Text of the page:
Then you shouldn't have made your comment towards Mr. Janes of, "I don't think any of these ppl who have commented are in left field ", and then continued on with your sarcasm of I am holier than thou because of my experience. Because, it sure looks like it to me that is what you’re doing here. But it’s funny how that works, Isn’t it, and if you had the sense to check the time date stamp on the comments, you would have noticed that Mr. Janes made the first comment here. So whose commentaries were you were referring to when making your comment towards Mr. Janes?

  • April
    November 02, 2011 - 20:50

    OH MY GOD... This is absolutley Heartaching to even see such a thing done to these beauitful ships. What were they thinking to even get rid of these ships?? When you grow up watching these ships come in and out in your hometown, this is like watching a family member die..... HEARTBREAKING!!!!

  • sean
    November 01, 2011 - 19:13

    it is so sad to see two beautiful ships like the boo and the smallwood beached for scrap . i sailed on both ships and they served nfld well over the past 25 years for the caribou and 20 for the smallwood . Those ships were made for our waters and conditions and very well built by Quebec ,in Canada . Never again will we get two ships to serve us so well .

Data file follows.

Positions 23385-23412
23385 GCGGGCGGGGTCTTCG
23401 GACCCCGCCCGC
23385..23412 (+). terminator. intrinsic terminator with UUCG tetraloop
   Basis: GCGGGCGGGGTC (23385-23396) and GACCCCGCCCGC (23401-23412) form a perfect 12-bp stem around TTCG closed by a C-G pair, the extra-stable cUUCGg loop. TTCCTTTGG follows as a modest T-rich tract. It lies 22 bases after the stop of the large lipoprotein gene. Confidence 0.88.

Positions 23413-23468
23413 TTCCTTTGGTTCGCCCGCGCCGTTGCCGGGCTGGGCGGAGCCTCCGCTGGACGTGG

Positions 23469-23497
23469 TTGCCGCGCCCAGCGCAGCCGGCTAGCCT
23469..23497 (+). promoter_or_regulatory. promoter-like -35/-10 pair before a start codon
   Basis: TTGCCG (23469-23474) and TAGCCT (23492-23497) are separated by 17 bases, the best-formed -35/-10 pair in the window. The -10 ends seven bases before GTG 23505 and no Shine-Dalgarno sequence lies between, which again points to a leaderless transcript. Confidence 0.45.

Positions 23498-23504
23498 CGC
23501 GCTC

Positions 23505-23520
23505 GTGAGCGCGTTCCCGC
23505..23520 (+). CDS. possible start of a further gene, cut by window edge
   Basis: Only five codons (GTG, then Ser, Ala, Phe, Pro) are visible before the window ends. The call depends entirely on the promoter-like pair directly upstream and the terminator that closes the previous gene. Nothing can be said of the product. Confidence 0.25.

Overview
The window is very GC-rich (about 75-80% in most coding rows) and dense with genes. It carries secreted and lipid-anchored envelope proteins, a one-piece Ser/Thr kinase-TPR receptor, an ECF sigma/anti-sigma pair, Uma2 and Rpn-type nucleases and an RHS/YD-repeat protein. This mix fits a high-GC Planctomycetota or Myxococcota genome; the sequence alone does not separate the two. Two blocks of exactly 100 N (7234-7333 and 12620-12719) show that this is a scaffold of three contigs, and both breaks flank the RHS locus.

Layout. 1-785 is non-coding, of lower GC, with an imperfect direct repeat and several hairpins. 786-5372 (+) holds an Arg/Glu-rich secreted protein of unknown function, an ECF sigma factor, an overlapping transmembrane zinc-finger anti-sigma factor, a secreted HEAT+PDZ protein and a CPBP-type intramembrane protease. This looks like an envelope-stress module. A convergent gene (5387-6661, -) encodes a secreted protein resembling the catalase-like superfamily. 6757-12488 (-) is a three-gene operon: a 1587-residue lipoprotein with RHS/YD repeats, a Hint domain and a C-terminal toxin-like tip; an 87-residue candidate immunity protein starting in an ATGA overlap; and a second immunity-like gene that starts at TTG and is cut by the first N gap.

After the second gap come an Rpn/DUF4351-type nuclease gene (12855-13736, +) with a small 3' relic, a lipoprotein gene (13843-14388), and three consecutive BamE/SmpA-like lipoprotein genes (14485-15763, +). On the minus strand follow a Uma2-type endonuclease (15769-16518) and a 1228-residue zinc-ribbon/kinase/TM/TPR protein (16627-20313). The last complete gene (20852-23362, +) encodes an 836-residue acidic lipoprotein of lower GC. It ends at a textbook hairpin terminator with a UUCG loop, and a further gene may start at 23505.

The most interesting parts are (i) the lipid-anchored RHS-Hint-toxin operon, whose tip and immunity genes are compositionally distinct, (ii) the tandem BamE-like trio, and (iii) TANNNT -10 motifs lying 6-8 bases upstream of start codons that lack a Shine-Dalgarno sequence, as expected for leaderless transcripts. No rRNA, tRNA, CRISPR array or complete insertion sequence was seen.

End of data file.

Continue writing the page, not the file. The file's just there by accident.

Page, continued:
• Auda
    November 01, 2011 - 17:50

    LIke WHO CARES who has more right to say what they said or who has more experience than someone else!!!!! Who cares cares who is in 'left field" or not....lololol... Whats the difference!! .Tanya was just stating HER experience on these ships!!!! These vessels have been someone's lively hood for many many years...Many memories, good times, bad times, friendships and hard work have taken place on these vessels and its just painful to see them end up this way!!!! MANY would LOVE to still be travelling back and forth on these beautiful ships!! VERY VERY SAD day in Cape Breton to see these ships like this!!!! Such a shame!!

    • Carman Francis
      November 01, 2011 - 23:00

      Such a shame to see these lovely ships meet such a sad end. There is still a lot of good years left for these beautiful ships. There are lots of ships a lot older then they are and still in use today. I joined these ships when they were new and I have a lot of happy memories of working on them. I really felt so sad to see them sitting there awaiting the end result.

  • mai employee
    November 01, 2011 - 17:31

    Done at a yard with full green recycling facilities in compliance with IMO guidelines. WOW..she actually said that was a condition of the sale. Why do you think countries like India provide this service. There is no yard...they have been beached in a third world country where they will be picked apart by people getting paid a few dollars a day. Check out the pictures from the midship century website. Its a giant sea side scrap yard.